Cameron Winklevoss, the co-founder of Gemini, has issued a public letter to Barry Silbert, the founder of the Digital Currency Group (DCG) concerning Gemini Earn, a lending and borrowing crypto platform, and Genesis which provided the lending and borrowing service.
Winklevoss said Earn is owed $900 million which belongs to teachers, policemen, and other ordinary investors.
It is now six weeks since Genesis halted withdrawals, and Silbert has still refused to meet to resolve the situation, Winklevoss said.
Winklevoss further held Silbert himself accountable as he claimed DCG owes Genesis, its subsidiary, $1.6 billion.
These funds were used to “fuel greedy share buybacks, illiquid venture investments, and kamikaze Grayscale NAV trades that ballooned the fee generating AUM of your Trust,” Winklevoss said.
“DCG did not borrow $1.675 billion from Genesis,” Silbert said. “DCG has never missed an interest payment to Genesis and is current on all loans outstanding; next loan maturity is May 2023
DCG delivered to Genesis and your advisors a proposal on December 29th and has not received any response.”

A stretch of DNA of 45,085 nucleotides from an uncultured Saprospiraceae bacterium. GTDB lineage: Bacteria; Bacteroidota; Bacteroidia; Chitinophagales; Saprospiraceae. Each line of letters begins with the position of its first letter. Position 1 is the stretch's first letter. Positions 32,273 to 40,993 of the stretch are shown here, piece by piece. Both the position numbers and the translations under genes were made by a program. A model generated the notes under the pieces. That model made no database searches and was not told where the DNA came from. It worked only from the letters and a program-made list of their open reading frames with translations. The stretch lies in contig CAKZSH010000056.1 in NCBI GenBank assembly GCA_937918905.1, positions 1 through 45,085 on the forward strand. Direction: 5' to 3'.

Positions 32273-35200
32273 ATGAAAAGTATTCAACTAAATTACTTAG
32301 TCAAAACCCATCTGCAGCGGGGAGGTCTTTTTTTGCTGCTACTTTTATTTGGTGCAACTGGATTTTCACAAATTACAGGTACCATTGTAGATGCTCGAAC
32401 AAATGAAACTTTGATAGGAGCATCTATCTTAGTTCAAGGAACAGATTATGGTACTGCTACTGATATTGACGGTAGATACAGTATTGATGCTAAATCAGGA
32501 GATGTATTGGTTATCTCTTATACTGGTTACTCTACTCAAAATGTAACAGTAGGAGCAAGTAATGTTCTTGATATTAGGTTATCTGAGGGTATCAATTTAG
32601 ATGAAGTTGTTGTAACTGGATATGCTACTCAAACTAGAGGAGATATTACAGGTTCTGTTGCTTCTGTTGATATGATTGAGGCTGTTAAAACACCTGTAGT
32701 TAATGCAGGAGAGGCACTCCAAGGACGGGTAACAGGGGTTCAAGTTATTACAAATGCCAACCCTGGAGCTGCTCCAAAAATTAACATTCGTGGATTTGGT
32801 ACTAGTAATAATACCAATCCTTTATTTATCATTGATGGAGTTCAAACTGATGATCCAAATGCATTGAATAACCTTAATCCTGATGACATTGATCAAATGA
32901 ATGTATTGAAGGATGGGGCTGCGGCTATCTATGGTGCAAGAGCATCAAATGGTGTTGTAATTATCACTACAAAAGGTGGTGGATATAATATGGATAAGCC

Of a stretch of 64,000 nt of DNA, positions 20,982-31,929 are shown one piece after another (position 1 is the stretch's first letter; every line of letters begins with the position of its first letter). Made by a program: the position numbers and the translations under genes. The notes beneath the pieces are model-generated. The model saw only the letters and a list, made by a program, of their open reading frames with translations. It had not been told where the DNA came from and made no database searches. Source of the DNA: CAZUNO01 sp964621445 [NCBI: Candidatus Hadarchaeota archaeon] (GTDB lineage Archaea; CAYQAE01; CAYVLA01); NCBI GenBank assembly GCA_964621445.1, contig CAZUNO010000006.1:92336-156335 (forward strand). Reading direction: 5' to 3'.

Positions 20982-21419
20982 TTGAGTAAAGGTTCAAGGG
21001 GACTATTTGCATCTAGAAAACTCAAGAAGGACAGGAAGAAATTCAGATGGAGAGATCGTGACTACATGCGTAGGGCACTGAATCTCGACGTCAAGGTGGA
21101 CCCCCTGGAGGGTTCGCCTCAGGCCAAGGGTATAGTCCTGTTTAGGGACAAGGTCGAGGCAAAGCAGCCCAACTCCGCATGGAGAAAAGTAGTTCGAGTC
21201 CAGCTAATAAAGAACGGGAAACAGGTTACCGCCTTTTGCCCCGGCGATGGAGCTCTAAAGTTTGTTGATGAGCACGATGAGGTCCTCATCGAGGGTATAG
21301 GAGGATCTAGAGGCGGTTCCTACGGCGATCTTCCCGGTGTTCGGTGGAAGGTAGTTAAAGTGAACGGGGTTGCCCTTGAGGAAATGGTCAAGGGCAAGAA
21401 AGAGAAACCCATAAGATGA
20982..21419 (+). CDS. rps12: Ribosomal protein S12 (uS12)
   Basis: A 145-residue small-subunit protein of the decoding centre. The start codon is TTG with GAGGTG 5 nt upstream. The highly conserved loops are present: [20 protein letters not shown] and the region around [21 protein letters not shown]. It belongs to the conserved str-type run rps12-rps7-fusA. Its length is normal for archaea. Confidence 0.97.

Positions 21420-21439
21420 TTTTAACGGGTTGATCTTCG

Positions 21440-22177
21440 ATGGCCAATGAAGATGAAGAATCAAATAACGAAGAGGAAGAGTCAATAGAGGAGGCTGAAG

“How does DCG owe Genesis $1.675 billion if it didn’t borrow the money? Oh right, that promissory note,” was Winklevoss’ reply. “Will you, or will you not, commit to solving this by January 8th in a manner that treats the $1.1 billion promissory note as $1.1 billion?”
Silbert did not respond as of writing with this being the first public confrontation of these two class of 2013 cryptonians.
The tone moreover considering the sum in question is somewhat surprising as both Silbert and Winklevoss are thought to be worth far more than $1 billion.
Yet the matter has still not been resolved since November, with Winklevoss accusing Silbert of spending his time more on trying to firewall DCG from Genesis, than on resolving the matter.
Silbert however has until May to pay that promissory note, but the Winklevoss appear to be losing their patience.
One way to pay the funds quicker would be to sell Grayscale shares, 10% of which is owned by DCG.
The Grayscale Bitcoin Trust (GBTC) however is trading at a 50% discount to the global bitcoin price, or at about $9,000 rather than $17,000.
Such shares therefore would be sold at a significant loss, which may potentially explain the delay despite what may appear like small sums.